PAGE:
Chords that are primary, the I(i), IV(iv) and V(v) are called primary due to their importance in tonal harmony.

Using Roman Numerals to indicate chord progressions

Now that you have some knowledge of the Roman Numeral System under your belt, we can use them as symbols to represent chords in chord progressions.

Since a chord progression is simply the movement from one chord to another in a series of chords the combinations are almost endless. It is impossible to list every type of chord progression. We can however, cover some of the more common progressions.

Acoustic guitar

Chord progression examples

Basic Rock Progression

The I IV V I progression is so common that that we will cover it first in the key of C.

In the key of C Major if we take the I, IV, V, I chords we would get three major chords ordered like:

C F G C
I IV V I

Many songs have been written using this progression or variations of it due to 1) it's very basic and effective nature and 2) it's strong resolution to the Tonic (I) of the scale which gives a definite tonal focus and establishment of key. The strong resolution is caused by the move from the V chord back to the I which is called a "Perfect" cadence.

A progression from the IV chord to I chord is known as a plagal cadence and it too is used in many popular songs.

Example progressions with open guitar chords

Here are some more basic chord progression examples that use open position chords to get you started.

chord progressions with open guitar chords

A list of 2, 3, 4, and 5 chord progressions

Like I said before, there are endless possibilities of progressions but here is a list of more to try. Try them in different keys as well as minor keys too.

2 Chord progressions

I IV example - C/F
I V example - C/G
You get the idea....try various two chord combos.

3 Chord Progressions

I IV V example - C/F/G
I IV V7 example - C/F/G7
I iii IV example - C/Em/G
I ii IV example - C/Dm/F
ii V I example - Dm/G/C

4 Chord Progressions

I IV I V example - C/F/C/G
I IV I V7 example - C/F/C/G7
I V IV V example - C/G/F/G
I IV V I example - C/F/G/C
I IV V IV example - C/F/G/F
I vi V IV example - C/Am/G/F
I vi IV V example - C/Am/F/G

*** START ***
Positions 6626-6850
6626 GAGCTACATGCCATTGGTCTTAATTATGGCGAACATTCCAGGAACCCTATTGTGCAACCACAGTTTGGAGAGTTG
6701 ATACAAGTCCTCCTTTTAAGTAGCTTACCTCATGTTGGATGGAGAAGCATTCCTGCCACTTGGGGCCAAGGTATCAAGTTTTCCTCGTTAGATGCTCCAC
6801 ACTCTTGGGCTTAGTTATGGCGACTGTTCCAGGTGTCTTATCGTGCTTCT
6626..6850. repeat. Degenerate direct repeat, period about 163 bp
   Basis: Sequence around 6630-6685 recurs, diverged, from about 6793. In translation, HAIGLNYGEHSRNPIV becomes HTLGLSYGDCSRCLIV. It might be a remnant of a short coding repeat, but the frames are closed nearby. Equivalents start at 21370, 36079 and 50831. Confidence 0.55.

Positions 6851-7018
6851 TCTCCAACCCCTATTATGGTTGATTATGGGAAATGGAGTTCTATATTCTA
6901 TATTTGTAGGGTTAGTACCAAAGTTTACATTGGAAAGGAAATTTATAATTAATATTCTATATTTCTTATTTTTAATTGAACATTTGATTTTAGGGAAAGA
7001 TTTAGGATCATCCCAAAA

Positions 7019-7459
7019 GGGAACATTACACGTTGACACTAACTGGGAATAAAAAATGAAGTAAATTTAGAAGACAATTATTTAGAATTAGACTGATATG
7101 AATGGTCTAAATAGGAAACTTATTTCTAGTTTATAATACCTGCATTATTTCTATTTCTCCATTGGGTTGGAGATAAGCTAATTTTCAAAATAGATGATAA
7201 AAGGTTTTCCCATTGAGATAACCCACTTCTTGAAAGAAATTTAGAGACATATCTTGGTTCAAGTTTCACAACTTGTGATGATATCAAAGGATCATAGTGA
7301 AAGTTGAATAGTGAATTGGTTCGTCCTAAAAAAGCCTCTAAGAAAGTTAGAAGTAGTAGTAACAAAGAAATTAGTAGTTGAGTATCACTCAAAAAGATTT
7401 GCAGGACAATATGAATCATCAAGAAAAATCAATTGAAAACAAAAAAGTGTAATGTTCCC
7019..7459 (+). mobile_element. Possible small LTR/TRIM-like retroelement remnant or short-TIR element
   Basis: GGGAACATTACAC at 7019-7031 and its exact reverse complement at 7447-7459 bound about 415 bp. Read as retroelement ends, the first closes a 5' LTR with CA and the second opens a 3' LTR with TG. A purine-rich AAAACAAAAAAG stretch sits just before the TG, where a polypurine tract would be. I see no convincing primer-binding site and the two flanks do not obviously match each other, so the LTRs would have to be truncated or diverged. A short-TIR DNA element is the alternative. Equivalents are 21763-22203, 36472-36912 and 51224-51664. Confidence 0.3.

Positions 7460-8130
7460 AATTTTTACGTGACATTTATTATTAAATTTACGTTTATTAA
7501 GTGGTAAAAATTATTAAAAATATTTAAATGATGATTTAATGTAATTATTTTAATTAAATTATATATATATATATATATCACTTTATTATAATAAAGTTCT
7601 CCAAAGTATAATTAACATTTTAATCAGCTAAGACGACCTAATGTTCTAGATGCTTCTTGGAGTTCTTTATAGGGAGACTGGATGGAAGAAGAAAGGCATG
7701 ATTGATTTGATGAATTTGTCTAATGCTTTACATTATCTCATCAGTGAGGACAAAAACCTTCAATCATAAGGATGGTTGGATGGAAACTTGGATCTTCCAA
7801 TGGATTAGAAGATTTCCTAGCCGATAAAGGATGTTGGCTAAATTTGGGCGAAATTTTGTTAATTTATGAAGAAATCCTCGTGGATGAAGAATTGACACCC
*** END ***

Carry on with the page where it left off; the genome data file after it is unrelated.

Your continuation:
I V vi IV example - C/G/Am/F
I vi ii V example - C/Am/Dm/G
I vi ii V7 example - C/Am/Em/G7
I vi iii IV example - C/Am/Em/F
I iii vi IV example - C/Em/Am/F
IV I IV V example - F/C/F/G
vi IV I V example - Am/F/C/G
I VI IV V example - C/A/F/G
ii V I vi example - Dm/G/C/Am

5 Chord Progressions

I vi ii IV V7 example - C/Am/Dm/F/G7
I vi ii V7 ii example - C/Am/Dm/G7/Dm
I ii iii IV V example - C/Dm/Em/F/G
I ii vi V I example - C/Dm/Am/G/C
I vi ii V I example - C/Am/Dm/G/C
I iii vi V I example - C/Em/Am/G/C

Jazz chord progressions

Jazz music uses 7th and 9th chords. So try the progressions above using 7th and 9th chords if you are into Jazz.

Further reading

If you have read this far then you really should read this music theory book. This is an affiliate link so buying this book through this link actually helps me earn money to help with the cost of running this site and keeping it free. Anyway click this book cover to check it out.

Music theory book

I read this book. Read the reviews on Amazon and judge for yourself.

Summary

Experiment making your own progressions using the chords that naturally occur within a scale. Use the Roman Numeral system as your guide. Use C Major/A minor as the key and the Roman numerals to figure out what type of chords to play (you can change keys later). Experiment with different rhythms to your progression too. For instance play the I chord for two beats then the iii chord for two beats, then the IV chord for four beats and then the V chord for four beats followed by the I chord for four beats. Anything goes so be creative. Who knows, you might just create a progression for a hit song!


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guitar chord progressions for beginners

Posted November 30, 2015, 7:17 pm in: Guitar lessons